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How often do you actually use your fire extinguisher?
never. So how do you know it'll function in an
sure, there's a pressure gaugebut are you really
willing to trust
your home and the lives of your children to some
imported piece of junk? Won't you feel
like a dope
when you go
to grab the extinguisher, and find that the contents
slowly over the years, but a rusty valve spring had
the gauge from indicating that fact?
Really, the only way to be sure is to have a look
could make the extinguisher transparent, but it
obvious exactly what a full extinguisher was
supposed to look
like as opposed to an empty one. Instead, we make
extinguisher *translucent*, like an egg. And much
process of candling an egg, we can shine a bright
through the extinguisher to check its contents.
At the base of the extinguisher is a built-in
switched on, the light shines through the
molded plastic reference window near the bottom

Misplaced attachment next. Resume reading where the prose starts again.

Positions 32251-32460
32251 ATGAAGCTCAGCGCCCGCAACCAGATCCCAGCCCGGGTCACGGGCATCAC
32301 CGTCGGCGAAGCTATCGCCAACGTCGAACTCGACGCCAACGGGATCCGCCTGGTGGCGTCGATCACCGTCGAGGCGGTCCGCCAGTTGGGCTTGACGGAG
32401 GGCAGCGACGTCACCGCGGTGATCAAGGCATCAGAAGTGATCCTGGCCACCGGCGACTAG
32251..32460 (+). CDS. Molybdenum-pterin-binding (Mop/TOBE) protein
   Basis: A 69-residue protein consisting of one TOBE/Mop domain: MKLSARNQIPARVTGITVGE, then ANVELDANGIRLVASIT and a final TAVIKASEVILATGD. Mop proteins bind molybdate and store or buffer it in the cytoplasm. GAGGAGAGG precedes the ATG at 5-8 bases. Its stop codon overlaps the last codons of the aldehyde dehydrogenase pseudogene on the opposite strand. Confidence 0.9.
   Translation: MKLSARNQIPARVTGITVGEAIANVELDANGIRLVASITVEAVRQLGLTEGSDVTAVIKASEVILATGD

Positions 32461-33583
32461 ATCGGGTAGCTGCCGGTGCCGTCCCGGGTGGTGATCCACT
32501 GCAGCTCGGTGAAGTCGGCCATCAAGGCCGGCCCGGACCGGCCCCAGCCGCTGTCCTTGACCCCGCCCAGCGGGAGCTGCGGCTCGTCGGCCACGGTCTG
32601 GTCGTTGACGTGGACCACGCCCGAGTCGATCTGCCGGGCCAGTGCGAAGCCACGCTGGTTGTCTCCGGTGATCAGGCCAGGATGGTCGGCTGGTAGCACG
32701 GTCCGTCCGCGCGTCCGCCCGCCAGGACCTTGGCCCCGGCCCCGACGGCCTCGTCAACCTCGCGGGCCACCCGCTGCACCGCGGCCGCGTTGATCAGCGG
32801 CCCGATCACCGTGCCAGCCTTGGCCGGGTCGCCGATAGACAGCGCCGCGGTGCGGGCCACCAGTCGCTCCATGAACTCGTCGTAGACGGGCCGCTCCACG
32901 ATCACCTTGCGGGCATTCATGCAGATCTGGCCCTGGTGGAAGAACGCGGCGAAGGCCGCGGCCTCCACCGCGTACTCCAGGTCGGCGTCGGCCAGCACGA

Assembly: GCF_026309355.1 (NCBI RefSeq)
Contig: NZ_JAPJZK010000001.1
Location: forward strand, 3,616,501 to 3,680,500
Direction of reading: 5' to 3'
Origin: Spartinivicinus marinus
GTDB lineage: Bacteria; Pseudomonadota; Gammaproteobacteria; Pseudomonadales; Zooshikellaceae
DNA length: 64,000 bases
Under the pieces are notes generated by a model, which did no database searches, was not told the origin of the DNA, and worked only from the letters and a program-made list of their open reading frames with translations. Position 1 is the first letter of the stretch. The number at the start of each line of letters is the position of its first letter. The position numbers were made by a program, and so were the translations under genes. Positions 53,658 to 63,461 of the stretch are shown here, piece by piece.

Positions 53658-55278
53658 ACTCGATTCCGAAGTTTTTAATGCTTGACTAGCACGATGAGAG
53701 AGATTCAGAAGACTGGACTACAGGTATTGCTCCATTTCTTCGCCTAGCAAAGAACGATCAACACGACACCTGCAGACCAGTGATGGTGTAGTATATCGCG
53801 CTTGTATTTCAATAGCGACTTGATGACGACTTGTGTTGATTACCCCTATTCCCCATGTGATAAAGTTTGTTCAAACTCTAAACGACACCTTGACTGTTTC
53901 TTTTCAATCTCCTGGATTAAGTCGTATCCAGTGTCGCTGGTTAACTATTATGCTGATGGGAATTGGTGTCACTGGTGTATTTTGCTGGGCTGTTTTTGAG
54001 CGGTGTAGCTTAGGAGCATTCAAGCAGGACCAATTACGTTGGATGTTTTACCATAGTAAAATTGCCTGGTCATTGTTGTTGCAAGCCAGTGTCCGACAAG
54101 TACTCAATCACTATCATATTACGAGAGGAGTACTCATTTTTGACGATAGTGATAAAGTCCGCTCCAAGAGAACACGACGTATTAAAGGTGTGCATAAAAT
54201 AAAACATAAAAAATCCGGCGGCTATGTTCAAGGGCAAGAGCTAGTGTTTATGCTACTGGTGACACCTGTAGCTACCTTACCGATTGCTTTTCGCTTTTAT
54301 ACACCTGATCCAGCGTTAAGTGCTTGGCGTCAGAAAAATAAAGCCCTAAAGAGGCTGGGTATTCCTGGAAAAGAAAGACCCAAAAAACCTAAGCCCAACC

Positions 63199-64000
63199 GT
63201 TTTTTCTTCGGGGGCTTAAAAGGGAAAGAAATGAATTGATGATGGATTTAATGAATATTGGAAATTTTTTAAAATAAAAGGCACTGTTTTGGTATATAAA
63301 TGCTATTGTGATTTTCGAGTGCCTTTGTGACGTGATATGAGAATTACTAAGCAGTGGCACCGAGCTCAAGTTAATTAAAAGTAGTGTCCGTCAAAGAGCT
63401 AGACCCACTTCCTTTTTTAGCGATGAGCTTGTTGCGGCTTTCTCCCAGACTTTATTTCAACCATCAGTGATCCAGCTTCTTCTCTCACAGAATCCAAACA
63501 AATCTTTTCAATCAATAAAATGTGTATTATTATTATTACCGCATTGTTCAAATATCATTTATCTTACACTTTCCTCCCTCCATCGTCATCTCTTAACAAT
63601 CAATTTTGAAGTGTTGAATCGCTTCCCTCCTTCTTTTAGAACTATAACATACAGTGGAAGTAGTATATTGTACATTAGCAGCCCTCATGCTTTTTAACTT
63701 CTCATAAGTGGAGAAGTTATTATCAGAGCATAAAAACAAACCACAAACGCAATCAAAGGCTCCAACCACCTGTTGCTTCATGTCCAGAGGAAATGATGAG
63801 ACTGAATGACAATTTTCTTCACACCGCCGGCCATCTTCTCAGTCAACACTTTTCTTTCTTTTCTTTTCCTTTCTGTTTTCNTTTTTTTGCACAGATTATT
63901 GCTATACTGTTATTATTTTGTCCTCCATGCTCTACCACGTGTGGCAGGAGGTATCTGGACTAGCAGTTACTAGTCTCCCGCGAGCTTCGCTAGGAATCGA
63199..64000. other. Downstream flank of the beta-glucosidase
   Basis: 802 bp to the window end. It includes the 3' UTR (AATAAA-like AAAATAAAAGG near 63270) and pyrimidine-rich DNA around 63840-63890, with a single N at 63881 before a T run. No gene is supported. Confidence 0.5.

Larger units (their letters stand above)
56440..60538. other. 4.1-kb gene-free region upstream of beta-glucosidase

have similar optical properties to a properly charged
extinguisher) indicates the color your extinguisher
should be. If
your extinguisher isn't the right color, throw it away
and buy a
It's better than letting your kids die in a fire caused
idiot forgetting to put out a candle.
||Most fire extinguishers are designed to be re-charged after a
discharge. I would consider a leak to be a slow discharge. If you
discover that, then repairing the thing that leaked, and getting a full re-
charge, should be cheaper than buying a new one.
||All very well, but it would probably be easier just to check the weight.
||Ah, but this is self-contained. I don't have a single scale in
my house suitable for weighing a fire extinguisher to the
degree of accuracy necessary to determine whether it's full
or not. It's too heavy for my kitchen scale, and my
bathroom scale isn't accurate enough. The beauty of this
idea is that no scale is necessary.
||+ This would be great for me. I have 2 fire
extinguishers, yet have never used one in my life.
Now that you've mentioned this, I think I should go
get some new ones. Thanks.